"I was having a hard time breathing," West recalled. "A lot of them were telling me to stay calm, don't move, and I kept thinking, 'So this is what it's like to get blown up.' "
  The bomb's impact was devastating.
  As West's body lurched forward, three vertebrae and five other spinal bones were fractured. On the left side of his pelvis, a horseshoe-shaped structure called the ischium cracked in two places.
  His left heel bone fractured. His right fibula, in the lower leg, was broken. His right lung ruptured. The blast ripped the skin and fat from his lower back, and tore his scrotum. Later, his pancreas and gallbladder became infected.
  "I think he was very lucky," said Dr. Timothy Kuklo, the orthopedic surgeon who operated on West at Walter Reed.
  The spinal injury nearly paralyzed him.

Rapid response
  In the ruined Humvee, West remembers, his rescuers told him he was going home. He felt guilty for being happy about that.
  About 30 minutes after the explosion, he and Ozmer were aboard a helicopter flying to a nearby field hospital. West eased in and out of consciousness, his pain on hold from a morphine injection.
  Doctors at the Combat Support Hospital, known as the "Cash," temporarily stabilized his shattered bones, drained blood from his back, installed a drainage tube in his lung and gave him blood. Two days later, he was flown to Landstuhl Regional Medical Center, a sprawling American military hospital near Ramstein, Germany, so he could be further prepared for the trip to Walter Reed.
  Such rapid medical care is typical in Iraq. Every soldier knows first aid; most units have a "combat lifesaver" who can provide advanced first aid, such as starting an IV, and some have a combat medic, trained at the level of an emergency medical technician. Field hospitals have high-tech equipment, and long-range evacuation aircraft are staffed with doctors, nurses and respiratory technicians.
  At Landstuhl, West was agitated — when he was conscious. He pulled at the tube in his lungs, at his neck brace and at the tube that helped him breathe. He thinks he remembers someone tightening screws in his pelvis, but it was really nurses turning him in bed. He remembers, for sure, being fed ice chips by his wife, Rebecca, who had flown to Germany to be with him.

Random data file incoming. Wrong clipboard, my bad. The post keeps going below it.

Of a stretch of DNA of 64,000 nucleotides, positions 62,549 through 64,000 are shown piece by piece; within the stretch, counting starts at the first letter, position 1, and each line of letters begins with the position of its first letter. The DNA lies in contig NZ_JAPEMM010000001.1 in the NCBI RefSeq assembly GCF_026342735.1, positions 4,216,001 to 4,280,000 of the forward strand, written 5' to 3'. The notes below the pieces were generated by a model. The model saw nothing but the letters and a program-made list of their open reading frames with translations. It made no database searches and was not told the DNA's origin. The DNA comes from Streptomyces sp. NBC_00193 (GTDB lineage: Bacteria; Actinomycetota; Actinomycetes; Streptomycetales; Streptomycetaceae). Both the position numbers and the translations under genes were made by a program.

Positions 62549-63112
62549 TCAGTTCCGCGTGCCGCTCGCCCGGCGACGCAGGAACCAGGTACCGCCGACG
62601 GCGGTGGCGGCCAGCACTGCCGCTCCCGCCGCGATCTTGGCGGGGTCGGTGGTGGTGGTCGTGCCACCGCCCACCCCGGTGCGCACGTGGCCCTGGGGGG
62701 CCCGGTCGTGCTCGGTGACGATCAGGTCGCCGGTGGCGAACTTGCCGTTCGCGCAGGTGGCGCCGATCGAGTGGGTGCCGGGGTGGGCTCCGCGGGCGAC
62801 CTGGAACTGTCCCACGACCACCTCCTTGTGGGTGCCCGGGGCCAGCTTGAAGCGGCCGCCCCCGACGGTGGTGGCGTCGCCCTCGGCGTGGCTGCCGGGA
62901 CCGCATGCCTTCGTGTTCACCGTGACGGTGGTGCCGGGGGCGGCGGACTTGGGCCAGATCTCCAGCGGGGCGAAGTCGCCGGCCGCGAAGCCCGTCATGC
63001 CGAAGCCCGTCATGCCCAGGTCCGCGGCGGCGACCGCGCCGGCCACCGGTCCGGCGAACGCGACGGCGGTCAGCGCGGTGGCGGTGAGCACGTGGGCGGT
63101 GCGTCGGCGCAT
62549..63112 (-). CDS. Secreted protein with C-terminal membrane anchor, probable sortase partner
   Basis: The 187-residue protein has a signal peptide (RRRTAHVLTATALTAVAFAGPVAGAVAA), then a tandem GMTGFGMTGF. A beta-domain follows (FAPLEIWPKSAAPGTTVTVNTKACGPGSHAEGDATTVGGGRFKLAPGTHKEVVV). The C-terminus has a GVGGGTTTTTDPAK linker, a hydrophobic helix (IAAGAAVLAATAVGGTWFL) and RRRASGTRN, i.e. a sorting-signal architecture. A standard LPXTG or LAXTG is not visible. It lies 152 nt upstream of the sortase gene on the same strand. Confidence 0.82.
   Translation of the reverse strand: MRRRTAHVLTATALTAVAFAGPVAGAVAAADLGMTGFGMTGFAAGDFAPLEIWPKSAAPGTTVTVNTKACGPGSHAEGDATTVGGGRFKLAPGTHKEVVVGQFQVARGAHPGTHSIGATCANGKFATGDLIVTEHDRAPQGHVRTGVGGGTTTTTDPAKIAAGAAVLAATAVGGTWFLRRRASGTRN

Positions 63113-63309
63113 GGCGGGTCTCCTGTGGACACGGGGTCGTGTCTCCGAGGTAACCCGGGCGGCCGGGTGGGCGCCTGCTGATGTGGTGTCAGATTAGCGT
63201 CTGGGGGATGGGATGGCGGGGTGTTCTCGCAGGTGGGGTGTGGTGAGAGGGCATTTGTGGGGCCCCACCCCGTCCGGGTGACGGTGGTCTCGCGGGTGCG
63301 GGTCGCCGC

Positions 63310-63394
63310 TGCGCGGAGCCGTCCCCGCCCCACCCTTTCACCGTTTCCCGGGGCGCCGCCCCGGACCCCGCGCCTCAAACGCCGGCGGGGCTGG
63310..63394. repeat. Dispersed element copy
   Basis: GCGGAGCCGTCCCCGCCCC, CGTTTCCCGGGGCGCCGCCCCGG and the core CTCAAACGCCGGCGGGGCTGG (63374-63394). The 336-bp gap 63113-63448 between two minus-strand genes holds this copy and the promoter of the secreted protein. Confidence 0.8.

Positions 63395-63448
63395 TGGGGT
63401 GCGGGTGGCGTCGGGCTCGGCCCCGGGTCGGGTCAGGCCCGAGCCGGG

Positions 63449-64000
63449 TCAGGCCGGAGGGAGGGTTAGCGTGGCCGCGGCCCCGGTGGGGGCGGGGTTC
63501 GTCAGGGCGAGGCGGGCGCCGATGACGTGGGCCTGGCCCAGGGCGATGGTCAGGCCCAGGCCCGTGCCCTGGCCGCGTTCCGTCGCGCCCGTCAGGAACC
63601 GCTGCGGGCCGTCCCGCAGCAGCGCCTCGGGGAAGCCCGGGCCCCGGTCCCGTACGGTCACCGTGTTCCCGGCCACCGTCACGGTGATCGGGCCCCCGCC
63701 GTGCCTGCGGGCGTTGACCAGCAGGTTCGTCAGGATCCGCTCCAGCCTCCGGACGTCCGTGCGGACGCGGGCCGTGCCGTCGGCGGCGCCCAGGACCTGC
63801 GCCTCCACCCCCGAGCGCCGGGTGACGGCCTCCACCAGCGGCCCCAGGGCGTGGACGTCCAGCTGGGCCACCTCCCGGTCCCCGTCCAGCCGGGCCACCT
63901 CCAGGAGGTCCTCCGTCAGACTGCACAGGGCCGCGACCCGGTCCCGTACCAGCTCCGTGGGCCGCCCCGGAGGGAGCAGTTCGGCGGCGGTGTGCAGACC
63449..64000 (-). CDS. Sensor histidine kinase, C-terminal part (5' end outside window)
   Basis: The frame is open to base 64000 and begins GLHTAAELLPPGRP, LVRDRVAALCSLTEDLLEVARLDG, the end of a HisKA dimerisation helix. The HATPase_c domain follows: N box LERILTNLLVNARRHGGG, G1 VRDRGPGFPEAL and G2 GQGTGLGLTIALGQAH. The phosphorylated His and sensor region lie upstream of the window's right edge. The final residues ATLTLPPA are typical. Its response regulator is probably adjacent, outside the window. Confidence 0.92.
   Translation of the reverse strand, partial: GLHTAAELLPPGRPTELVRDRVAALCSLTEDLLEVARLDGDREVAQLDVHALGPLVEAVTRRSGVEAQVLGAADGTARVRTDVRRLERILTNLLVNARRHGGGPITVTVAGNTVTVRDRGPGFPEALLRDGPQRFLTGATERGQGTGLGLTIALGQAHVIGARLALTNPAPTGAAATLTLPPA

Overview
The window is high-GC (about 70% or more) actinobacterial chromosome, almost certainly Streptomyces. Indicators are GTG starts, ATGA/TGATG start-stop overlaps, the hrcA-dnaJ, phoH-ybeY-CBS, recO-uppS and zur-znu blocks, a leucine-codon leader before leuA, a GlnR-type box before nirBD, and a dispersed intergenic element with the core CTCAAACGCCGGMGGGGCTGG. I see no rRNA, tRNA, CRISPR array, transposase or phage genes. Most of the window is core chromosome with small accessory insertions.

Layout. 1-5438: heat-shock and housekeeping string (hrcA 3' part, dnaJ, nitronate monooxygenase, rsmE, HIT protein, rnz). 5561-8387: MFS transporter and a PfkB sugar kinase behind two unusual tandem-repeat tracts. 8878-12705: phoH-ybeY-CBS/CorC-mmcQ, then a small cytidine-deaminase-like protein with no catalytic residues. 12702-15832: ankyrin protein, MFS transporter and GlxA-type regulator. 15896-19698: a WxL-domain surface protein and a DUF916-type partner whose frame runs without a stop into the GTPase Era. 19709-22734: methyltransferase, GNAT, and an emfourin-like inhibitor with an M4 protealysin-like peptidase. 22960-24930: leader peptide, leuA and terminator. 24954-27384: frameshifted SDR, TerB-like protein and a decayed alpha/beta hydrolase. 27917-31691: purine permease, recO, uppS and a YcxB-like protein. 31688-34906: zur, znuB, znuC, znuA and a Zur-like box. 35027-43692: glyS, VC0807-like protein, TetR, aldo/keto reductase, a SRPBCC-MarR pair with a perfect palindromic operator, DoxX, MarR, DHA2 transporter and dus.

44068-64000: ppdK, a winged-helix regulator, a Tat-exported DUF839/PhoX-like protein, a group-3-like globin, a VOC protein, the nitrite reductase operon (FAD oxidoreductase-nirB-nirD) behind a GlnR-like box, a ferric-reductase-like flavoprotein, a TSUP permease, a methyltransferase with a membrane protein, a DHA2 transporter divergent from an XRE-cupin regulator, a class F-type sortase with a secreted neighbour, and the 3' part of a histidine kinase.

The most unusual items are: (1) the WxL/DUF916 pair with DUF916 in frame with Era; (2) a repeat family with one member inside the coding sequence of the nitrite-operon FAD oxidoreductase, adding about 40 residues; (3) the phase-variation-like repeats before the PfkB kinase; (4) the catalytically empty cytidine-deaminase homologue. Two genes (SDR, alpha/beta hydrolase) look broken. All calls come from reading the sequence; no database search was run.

"I think you probably knew at some level I was there," Rebecca, 30, told him recently as he struggled to remember those first days after the blast.
  After three days at Landstuhl, West flew to Washington, D.C., on a half-full Air Force evacuation plane, beds stacked four high and two wide. Nurses and Rebecca checked on him throughout the 10-hour flight. Doctors at Walter Reed moved quickly to repair his wobbly spine to prevent nerve damage and paralysis.
  Dr. Kuklo fused the vertebrae from the middle of West's back to the base of his spine. The surgeon then attached an 8-inch titanium rod down each side of his lower spine, held in place by 2-inch screws.
  The metal will stabilize West's spine and help his bones heal. It won't be removed unless an infection develops. The same is true for the two 6-inch bolts in his pelvis, installed in a separate operation several days later.
  West wore a shin-high cast for a month to allow his heel bone to mend. His leg fracture healed without a cast. The skin on his lower back healed with medical dressings, and his scrotum was sutured and healed.
  Antibiotics cured his inflamed pancreas, but his gallbladder had to be removed at Madigan, where he arrived Sept. 3 — six months after leaving his home, his family and his job to fight in Iraq.

Spc. John West shows progress in the healing of a surgical wound from the removal of his gallbladder. In the background are wife Rebecca and daughter Iris.

It's still a tough climb up the stairs of West's home in Federal Way. But he walks on his own now, after spending months with a walker and wheelchair.

A home at Microsoft
  West's parents divorced when he was 10, and he left California to live with his father in Oklahoma. His two sisters stayed with his mother. His father, an electronics technician who struggled with alcoholism, moved from job to job — first in Oklahoma, then back in California.
  In high school, West was "geekly," as he describes it, and interested in science. But he didn't do well in school.
  "I consistently sounded off at people because I was easily offended," he said. "I didn't have any social skills whatever."
  In 1984, West quit school in his senior year and joined the Marine Corps. He worked as an electrician on the EA-6B Prowler airplane, stationed in North Carolina, Japan, the Philippines and aboard an aircraft carrier.
  After four years in the Marines, he earned a two-year degree in science, then worked a series of jobs: for an aircraft company in San Diego, on a fishing boat and processing plant in Alaska, for a computer company in Tacoma. He married, fathered a son and divorced after five years.